And Their Mortgage-Backed Securities Treasures Become “Slippery”

Peter BrownMormon 13 Comments

Witness the almost meltdown of Bear Stearns a few months ago, the nationalization of Freddie Mac and Fannie Mae, the new meltdowns of Lehman Bros. and Merrill Lynch, the bailout of insurance giant AIG? I have a little training in economics so for those of you that need a clear explanation, here it is—this was caused by greedy people who loosened rules to get more money, and expected the taxpayer to bail them out if there was any trouble.

What we have is another classic Book of Mormon last days parallel as pointed out by Samuel in Helaman 13.

“And behold, the time cometh that he curseth your riches, that they become slippery, that ye cannot hold them; and in the days of your poverty ye cannot retain them.
And in the days of your poverty ye shall cry unto the Lord; and in vain shall ye cry, for your desolation is already come upon you, and your destruction is made sure; and then shall ye weep and howl in that day, saith the Lord of Hosts . . . Behold, we lay a tool here and on the morrow it is gone; and behold, our swords are taken from us in the day we have sought them for battle.
Yea, we have hid up our atreasures and they have slipped away from us, because of the curse of the land.
O that we had repented in the day that the word of the Lord came unto us; for behold the land is cursed, and all things are become slippery, and we cannot hold them.

What we have is a classic example of the rich (bankers) trampling upon the poor (mortgage racket to sucker people into loans they have no business getting themselves into), to the point that when the notes come due, there is NO MONEY. We have all been suckered.

This problem is a fundamental cultural problem, from the credit card lenders, borrowers, mortgage lenders and their secondary market funds that have cut them up in ways unrecognizable, to the general obligation debt-financing of state government of everything from park trails to zoos, up to the Federal Government’s ponzi scheme known as Social Security, entitlement and defense spending for which there is no money—all driven by voters to vote the idiots in office and spend it out of fear of a terror attack, a layoff, cancer, hurricanes, or carbon dioxide.

News flash!!! We don’t have the money! Sure we can ask the Fed to print more dollars, which in turn make the dollar value plummet, and these mysterious bankers can get debt- financed backing from the Chinese, Saudis and all the Emirates, etc or they can just ruin our economy and China-ify us with this marvelous new fascist economic system that is all the rage in China and Russia (capitalism run amok at the top, with socialism and totalitarianism at the bottom).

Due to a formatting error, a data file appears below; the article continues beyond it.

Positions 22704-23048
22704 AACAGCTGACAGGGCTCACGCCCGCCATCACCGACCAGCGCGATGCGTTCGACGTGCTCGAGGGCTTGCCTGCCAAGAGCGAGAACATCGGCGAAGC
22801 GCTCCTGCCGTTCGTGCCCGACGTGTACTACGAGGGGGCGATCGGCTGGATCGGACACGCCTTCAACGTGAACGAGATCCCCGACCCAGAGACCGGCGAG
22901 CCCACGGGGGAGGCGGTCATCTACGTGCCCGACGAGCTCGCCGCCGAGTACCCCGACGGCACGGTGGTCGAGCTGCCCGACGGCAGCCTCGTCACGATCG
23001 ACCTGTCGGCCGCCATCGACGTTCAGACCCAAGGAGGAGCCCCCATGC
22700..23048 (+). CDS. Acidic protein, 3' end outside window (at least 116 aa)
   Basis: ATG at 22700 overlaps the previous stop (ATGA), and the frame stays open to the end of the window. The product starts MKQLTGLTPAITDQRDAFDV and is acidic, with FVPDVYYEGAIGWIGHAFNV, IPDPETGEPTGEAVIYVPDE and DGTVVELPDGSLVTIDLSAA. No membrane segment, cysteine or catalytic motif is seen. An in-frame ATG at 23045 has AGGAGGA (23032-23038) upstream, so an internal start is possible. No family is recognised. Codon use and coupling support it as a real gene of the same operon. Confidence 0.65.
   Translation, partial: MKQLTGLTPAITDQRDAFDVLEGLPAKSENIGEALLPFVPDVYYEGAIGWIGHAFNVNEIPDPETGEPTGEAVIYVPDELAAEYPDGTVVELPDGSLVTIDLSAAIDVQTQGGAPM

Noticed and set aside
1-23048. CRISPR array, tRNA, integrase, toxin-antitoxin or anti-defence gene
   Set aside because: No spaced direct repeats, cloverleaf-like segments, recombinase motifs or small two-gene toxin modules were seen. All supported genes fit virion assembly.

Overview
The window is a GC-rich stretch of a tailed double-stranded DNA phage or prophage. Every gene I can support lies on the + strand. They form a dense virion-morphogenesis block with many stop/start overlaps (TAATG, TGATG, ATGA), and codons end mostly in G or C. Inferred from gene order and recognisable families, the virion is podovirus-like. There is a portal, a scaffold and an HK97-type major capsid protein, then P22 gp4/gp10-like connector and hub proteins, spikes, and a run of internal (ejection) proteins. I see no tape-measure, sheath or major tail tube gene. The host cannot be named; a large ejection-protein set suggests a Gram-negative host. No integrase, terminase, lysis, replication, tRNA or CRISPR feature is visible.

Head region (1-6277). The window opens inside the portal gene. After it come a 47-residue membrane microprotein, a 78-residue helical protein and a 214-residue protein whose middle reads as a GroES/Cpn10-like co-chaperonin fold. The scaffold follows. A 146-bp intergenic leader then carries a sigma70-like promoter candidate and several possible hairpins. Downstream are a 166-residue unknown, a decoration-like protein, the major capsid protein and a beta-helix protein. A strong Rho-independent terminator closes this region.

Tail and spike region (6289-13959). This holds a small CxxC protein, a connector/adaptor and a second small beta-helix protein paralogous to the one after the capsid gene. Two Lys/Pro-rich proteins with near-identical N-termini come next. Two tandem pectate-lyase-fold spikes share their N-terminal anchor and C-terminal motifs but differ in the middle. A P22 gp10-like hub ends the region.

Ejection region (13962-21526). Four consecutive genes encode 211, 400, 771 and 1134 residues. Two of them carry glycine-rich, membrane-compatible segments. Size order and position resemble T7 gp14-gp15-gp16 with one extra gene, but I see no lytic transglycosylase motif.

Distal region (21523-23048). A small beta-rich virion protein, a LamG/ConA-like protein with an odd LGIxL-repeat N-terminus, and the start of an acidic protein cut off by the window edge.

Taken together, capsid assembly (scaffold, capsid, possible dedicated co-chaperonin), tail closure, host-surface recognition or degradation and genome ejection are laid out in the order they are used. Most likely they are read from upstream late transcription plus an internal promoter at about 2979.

So vote Obama who will double entitlements, start a MASSIVE new entitlement to fix health care, all while denying us the opportunity to drill for new energy because of the spotted caribou or a 2 inch rise in sea levels crippling our economy and remaining energy slaves to OPEC.

Or vote McCain who will cut taxes (you can only supply-side once every twenty years, man) and ONLY cut earmarks (drop in the bucket) and DOUBLE our defense spending.

There are no clear choices. It’s painful and disappointing. I guess all I can do is go back to voting on culture war issues that are all the rage because these clowns will do nothing to stop us from declaring bankruptcy and turning our country into a second-world nation.

As Mormons, we have all been taught the value of living within our means, getting out of debt, saving for rainy day. Our governmental fathers seem to think they are beyond that. To quote Jeremiah Wright from another angle, “America’s chickens are coming home to roost.”

Comments 13

  1. I can definitely see how the scripture you cited relates. It’s easy for our riches to become “slippery” when the very foundation is built on greed. However, I’m very passionate about the energy crisis and I would like to respectfully disagree with your statement in that regard. Drilling for oil in ANWAR and the Gulf Coast simply is not a worthwhile investment. If you look at the facts, it’s clear that any realistic amount of drilling would not produce enough oil to even make a dent in gas prices- not to mention the amount of time it would take to see any results. Drilling for oil is not a reasonable solution, nor is it the ONLY solution to our enslavement to OPEC. I know it’s human nature to look for the easiest way out- but there is no easy way out of this.

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    Did I say we should drill in ANWAR? My post was about how we overspend. I’m anxious to see the movie IOUSA that was just released. I do think the failure to develop new sources of energy is a contributer to the problem. I support the mixed bag solution to energy: Drill more to help in the short-run (oil and natural gas), while developing wind, coal-to-oil, solar, nuclear, hydrogen, etc. for the long-run.

  3. “As Mormons, we have all been taught the value of living within our means, getting out of debt, saving for rainy day. Our governmental fathers seem to think they are beyond that.”

    We have been taught the value of living within our means, but we (like our ‘government fathers’) seem to think that we are ‘beyond that’ as well. I’m not sure that members of the church have been any more financially responsible than the rest of society.

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    (3) Bill — You are so right. Our treasures could become slippery as well. This problem is the elephant in the room for all of us.

  5. Peter…great post. I really liked it. Ron Paul’s policies are needed so much right now. The US is reminding me of the declining British Empire back in the late 1800’s when the German and American economies were emerging.

    We are all having to learn to live in a multipolar world and I think the US is having the hardest time with it considering their attempts to Blakanize Bolivia, create a private pipeline from Baku which is increasing instability in Eurasia, aggresive attacks on other sovereign nations.